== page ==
By RICHARD GUEBERT JR.
For Rantoul Press
To say we’re between a rock and hard place this year is an understatement.
While it’s certainly true that trade issues with China need to be addressed, and the North American Free Trade Agreement (NAFTA) needs to be updated, it leaves most farmers, myself included, feeling helpless as we watch carefully curated and growing global markets shrivel in the face of trade disagreements and tit-for-tat tariffs.
As an organization, we’ve done our best to impress upon our congressional delegation and high-level administration officials the important role trade plays for farmers here in Illinois and across the country.
We’ve attended meetings, visited capitol hill, written public statements and letters, and taken to the airwaves, calling on the president to go back to the negotiating table and follow a rules-based system of trade agreements that would allow for fair trade deals that are beneficial to everyone.
The drumbeat has been steady, and I was able to continue beating that drum Thursday, July 19, when I spoke with Vice President Mike Pence at a campaign event for Congressman Mike Bost.
I told him how these tariffs and trade tensions have impacted Illinois agriculture. I told him how important it is that we get to the bottom of this and get it resolved sooner, rather than later. I told him we need to get to the negotiating table, because we’re already in the fifth straight year of decreasing farm income and there are some tough times ahead for farmers, especially our young farmers who may not have enough capital to weather the storm.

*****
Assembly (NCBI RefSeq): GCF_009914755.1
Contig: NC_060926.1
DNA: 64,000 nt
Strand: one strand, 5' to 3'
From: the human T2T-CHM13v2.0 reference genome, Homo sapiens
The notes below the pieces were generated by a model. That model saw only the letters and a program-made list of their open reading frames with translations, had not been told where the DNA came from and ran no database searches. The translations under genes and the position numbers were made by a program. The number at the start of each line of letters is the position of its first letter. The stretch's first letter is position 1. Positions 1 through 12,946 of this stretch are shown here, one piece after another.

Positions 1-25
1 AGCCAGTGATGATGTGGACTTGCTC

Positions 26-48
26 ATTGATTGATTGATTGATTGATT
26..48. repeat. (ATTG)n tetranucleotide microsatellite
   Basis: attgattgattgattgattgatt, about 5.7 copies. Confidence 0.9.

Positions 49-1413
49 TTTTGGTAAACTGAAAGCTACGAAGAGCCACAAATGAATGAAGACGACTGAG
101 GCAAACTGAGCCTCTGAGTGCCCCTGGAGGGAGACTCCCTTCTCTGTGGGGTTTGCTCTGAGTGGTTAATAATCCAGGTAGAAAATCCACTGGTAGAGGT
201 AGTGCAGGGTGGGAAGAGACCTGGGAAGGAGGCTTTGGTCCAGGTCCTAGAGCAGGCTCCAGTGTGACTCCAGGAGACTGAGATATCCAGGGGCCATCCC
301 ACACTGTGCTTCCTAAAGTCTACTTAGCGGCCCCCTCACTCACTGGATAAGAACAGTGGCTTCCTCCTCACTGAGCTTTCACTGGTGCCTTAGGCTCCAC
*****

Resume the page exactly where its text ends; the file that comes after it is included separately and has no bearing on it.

I told him about members I’ve spoken with across the state – members who will have a tough time getting financing next year if prices don’t improve. I reminded him that combines are just a couple of months away from rolling into the fields to gather this year’s harvest — a harvest that looks to be a bin buster yet again — and that a plentiful crop will have a negative impact on already bottom-of-the-barrel prices.
Finally, I reiterated that the tariffs that have already been implemented, and the tariffs that are set to go into effect later this summer have already affected not only the price of corn, soybeans and wheat, but also cattle and hogs. I impressed upon him the need for trade deals with Mexico, Canada, Japan and the European Union so that farmers can get back to doing what we do best: providing food for the world.
And do you know what he said? "Rich, I got it. I’ll share it with the president when I get back to D.C. this evening."
I couldn’t have asked for more while representing Illinois farmers to one of the administration’s highest-ranking officials. It was comforting to know the vice president understands how dire things could become here in farm country, and I certainly hope he keeps his word and carries that message back to President Trump.
From there, we can only hope our message will have an impact.
Richard Guebert Jr. is the 15th president of the Illinois Farm Bureau and serves as full-time executive officer. He also is president of COUNTRY Financial, Illinois Agricultural Service Company, the IAA Foundation, and serves on the coordinating committee for GROWMARK, Inc. Guebert and his wife, Nancy, and son, Kyle, grow corn, soybeans and wheat in Ellis Grove.